Tigers, Tar Heels rumbled in the first ever top 10 meeting between 2 ACC schools
Through the years, Clemson and North Carolina have met on the gridiron with a lot riding on the line, especially in the late 1970s and 1980s.
In 1977, with the ACC Championship at stake, the two teams settled for a 13-13 tie. The Tar Heels won the league that year, edging the second place Tigers in the standings.
In 1980, North Carolina defensive end Lawrence Taylor stopped Homer Jordan at the goal line on the last play of the game in Week 9, to preserve a 24-19 Tar Heel victory and an ACC Championship. It is the last time UNC won an ACC Championship in football.
Of course, Clemson had its big moments too. In 1982, the Tigers knocked North Carolina out of the ACC Championship race and went on to win it themselves with a 16-13 victory at Death Valley.
In 1983, Clemson shocked the 10th-ranked Tar Heels, 16-3, in Chapel Hill and prevented them from winning the ACC title. The Tigers, due to NCAA and ACC sanctions, were ineligible to win the ACC crown in 1983, but there was little doubt who the best team in the league was. Clemson finished the year 7-0 in ACC games. The Tigers won 20 straight ACC games from 1981-1984.
The two teams meet again in 1986 and in 1987 with the ACC Championship on the line. The Tigers won both times, including a 13-10 thriller at Chapel Hill in 1987. David Treadwell made a game-winning field in the final minutes to help the Tigers win another ACC Championship.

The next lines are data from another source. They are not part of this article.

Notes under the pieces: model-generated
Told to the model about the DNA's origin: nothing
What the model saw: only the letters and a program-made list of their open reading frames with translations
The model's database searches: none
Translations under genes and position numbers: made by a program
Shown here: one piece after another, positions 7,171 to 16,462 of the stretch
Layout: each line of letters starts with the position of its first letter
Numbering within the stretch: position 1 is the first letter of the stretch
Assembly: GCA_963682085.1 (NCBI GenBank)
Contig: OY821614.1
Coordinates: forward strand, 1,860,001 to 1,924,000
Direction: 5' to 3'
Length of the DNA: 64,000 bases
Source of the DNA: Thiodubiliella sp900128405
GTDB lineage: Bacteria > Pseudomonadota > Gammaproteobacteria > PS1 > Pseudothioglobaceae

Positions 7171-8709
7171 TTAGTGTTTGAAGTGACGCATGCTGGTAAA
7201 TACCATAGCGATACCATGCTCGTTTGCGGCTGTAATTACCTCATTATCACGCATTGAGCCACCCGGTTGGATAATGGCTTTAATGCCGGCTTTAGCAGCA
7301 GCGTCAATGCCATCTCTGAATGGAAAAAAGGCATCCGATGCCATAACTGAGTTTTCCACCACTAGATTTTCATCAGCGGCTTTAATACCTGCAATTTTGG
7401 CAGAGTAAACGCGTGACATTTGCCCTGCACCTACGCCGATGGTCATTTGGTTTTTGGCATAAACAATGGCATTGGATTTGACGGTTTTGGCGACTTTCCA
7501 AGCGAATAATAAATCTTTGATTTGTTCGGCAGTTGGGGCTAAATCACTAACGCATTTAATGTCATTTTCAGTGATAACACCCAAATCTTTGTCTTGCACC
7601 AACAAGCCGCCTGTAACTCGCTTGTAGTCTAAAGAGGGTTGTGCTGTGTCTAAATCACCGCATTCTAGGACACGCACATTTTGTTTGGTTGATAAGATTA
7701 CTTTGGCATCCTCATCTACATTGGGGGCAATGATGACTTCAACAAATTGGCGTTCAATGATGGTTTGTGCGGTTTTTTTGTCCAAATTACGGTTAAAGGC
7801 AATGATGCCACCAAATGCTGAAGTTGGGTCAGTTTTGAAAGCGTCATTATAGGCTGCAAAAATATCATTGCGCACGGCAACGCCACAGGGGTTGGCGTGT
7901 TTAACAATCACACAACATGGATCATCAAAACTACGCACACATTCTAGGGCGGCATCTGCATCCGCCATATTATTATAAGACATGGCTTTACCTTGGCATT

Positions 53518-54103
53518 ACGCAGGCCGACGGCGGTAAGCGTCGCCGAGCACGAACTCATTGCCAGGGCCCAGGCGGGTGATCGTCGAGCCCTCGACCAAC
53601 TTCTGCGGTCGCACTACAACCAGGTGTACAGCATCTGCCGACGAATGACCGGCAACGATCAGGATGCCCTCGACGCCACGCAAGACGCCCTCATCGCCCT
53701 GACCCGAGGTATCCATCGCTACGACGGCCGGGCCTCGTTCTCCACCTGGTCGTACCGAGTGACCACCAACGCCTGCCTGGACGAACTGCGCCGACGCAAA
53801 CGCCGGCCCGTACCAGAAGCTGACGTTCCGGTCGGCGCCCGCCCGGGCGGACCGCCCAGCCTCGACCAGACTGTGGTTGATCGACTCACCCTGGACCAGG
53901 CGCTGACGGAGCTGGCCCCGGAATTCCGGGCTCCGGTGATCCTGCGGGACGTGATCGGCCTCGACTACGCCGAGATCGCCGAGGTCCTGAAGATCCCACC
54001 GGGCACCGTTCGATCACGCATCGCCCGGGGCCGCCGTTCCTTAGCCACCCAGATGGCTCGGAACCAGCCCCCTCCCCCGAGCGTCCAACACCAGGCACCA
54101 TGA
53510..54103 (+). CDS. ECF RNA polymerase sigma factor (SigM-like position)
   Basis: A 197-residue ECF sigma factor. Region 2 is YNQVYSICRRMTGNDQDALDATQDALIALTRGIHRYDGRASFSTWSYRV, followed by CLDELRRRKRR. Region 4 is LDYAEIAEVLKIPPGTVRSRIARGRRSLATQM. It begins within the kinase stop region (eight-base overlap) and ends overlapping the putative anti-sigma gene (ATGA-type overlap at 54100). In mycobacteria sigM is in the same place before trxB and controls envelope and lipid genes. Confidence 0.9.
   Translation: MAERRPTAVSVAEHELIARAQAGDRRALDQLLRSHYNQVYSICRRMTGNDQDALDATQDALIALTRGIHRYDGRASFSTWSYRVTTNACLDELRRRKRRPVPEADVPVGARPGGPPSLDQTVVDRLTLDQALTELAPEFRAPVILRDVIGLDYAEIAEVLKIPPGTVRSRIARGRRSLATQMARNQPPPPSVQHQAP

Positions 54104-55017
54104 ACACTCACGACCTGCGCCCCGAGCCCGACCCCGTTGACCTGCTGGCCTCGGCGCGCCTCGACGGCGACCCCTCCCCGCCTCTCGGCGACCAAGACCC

However, the best game between these two rivals took place in 1981 at Keenan Stadium in Chapel Hill. Arguably, it is still considered the greatest game in ACC history between two league teams.
A second-ranked Clemson team—still playing for a possible national championship—defeated the No. 8 Tar Heels, 10-8.
1981 was “10-8acious”
“10-8acious” was the headline in The Greenville News the next morning, as the Upstate newspaper recognized how physical and how hard both teams played in the epic showdown.
Heading into its much-anticipated game with North Carolina, Clemson was coming off an 82-point performance against Wake Forest the week before. Clemson head coach Danny Ford knew Game 9 of the 1981 season would be the toughest one left on the schedule. He also knew it would be the one with the most distractions.
Clemson, 8-0, was ranked No. 2 by the Associated Press and No. 3 by United Press International (the Coaches Poll) coming into its November 7, 1981 clash at North Carolina. The Tar Heels were 7-1 and ranked No. 8 in both major polls.
“The North Carolina game did more for us winning the national championship than any other game,” said All-American linebacker Jeff Davis. “It was the ultimate test for us. We expected to win in Death Valley, and we expected teams to already be behind when the whistle blew in Death Valley. But to go into the backyard of a top 10-football team with everything at stake, and win, that did it for us.
“Remember, North Carolina had everything to play for. It’s right there for them. You can think there were people wondering ‘Can Clemson stay focused?’ And we beat them in a fight. It was an all-out brawl. May the best man win. It was man-on-man.”